On Wednesday it was revealed that UK banks were amongst 6 who were collectively fined about $5.7 billion for FX manipulation, with Barclays’ reputation probably the most tarnished with total fines of $2.4 billion. It was also revealed in the Sunday Times that Jonathan Hoffman, a debt trader employed from Lehman with a signing on fee of £53 million bagged bonuses totalling £170 million over 5 years – that is uninspiring PR in the wake of Barclays spending the last few years trying to rebuild trust with its customers.

Of course Pandora’s Box has yet to open for these banks’ manipulation misdemeanours. Litigation on a civil basis is inevitable. FX is largest market in the world – about $5.3 billion; therefore the domino effect to include brokers, traders, property companies, share dealing and the finance of foreign trade is gargantuan.  If people feel they have been ‘skin-flinted’ they will inevitably vent their spleens.

Economic and financial news – both fundamental and tit-bits was there in abundance. The FED’s chairman Janet Yellen seems convinced that the US was recovering from a bad 1st quarter, thanks to inclement weather and should growth and labour market progress continue to be made a rate increase this year was on the cards, with the heat being turned up in 2016.  Certainly retail, manufacturing and housing data have not really ‘floated’ the Street of Dreams’ boat! We wait in awe and trepidation. Wall Street experienced a fairly exciting week, though the Dollar firmed on Yellen’s comments and Treasury yields headed north. At the end of the week retail results were mixed with Aeropostale falling 15% and Ross Stores by 4%. Conversely Deere rallied by 4% and Campbell Soups by 2%.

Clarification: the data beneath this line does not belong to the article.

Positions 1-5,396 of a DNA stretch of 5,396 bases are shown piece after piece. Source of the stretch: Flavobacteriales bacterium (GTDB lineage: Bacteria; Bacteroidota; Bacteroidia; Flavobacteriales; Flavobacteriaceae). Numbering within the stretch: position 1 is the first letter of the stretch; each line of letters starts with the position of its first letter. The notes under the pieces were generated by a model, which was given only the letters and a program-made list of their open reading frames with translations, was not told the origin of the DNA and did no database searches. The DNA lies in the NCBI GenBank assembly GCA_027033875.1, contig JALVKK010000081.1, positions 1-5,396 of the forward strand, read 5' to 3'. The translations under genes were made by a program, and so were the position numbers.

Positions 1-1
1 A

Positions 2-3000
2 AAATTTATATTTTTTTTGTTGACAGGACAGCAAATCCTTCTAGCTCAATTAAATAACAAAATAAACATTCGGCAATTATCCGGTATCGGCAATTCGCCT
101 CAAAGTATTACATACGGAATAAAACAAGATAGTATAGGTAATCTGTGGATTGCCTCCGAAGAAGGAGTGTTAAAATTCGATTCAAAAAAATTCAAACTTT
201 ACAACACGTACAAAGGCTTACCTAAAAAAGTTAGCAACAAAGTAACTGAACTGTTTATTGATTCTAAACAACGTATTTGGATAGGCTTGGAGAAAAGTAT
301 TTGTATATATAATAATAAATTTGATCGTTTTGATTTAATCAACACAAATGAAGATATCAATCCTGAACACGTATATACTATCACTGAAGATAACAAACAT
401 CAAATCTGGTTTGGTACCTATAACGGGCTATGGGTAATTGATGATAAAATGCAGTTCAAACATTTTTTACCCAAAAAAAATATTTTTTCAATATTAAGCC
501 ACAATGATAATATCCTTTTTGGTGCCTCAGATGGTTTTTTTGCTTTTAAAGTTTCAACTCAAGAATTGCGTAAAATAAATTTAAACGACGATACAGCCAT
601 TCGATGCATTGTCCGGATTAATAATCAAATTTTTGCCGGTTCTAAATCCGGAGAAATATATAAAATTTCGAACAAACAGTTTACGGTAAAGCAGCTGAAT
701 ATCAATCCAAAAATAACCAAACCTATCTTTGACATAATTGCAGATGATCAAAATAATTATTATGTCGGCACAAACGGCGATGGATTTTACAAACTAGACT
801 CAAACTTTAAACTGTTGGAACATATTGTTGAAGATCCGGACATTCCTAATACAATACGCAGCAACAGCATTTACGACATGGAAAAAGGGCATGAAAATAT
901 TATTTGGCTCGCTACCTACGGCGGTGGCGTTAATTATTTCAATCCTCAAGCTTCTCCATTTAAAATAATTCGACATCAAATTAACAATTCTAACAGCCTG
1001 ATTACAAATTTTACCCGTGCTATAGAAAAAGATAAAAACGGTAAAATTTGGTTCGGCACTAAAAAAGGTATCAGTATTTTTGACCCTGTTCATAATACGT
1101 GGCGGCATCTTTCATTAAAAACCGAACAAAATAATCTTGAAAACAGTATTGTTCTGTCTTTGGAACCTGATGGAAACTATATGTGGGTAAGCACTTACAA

The market’s reaction to M&S results were very mixed though fashions are VERY slowly improving, margins are better and cash flow generation was excellent. Gains were made in the previous 5 months with the shares rallying by about 50%! However it was Vodafone that captured investors’ imagination with the real prospect of Liberty Media and Europe’s largest mobile operator coming together in a £120 billion deal. Shares in Vodafone rose from 185p in early May to 253p on Friday.  Royal Mail benefitted from Whistl’s problems, though one cannot help feeling that it will be eventually merged or taken over by one of the big three – UPS, FedEX or Deutsche Post. Thos Cook went some way towards mending in its trashed reputation by saying sorry to the Shepherd Family and donating £1.5 million to charity. IPO business seems to be gathering some momentum now that Labour had been cleared away for 5 years as a threat to business. Goldman could bring Equiniti, the UK’S largest private outsourcing operation to the market in a £1 billion deal and Peter Cruddas’s CMC could also seek a listing for a similar amount. CMC has threatened to go public on numerous occasions, but has pulled out on valuation and negative market sentiment? Though perhaps not in IG’s league, nonetheless a good operation that made $32 million last year.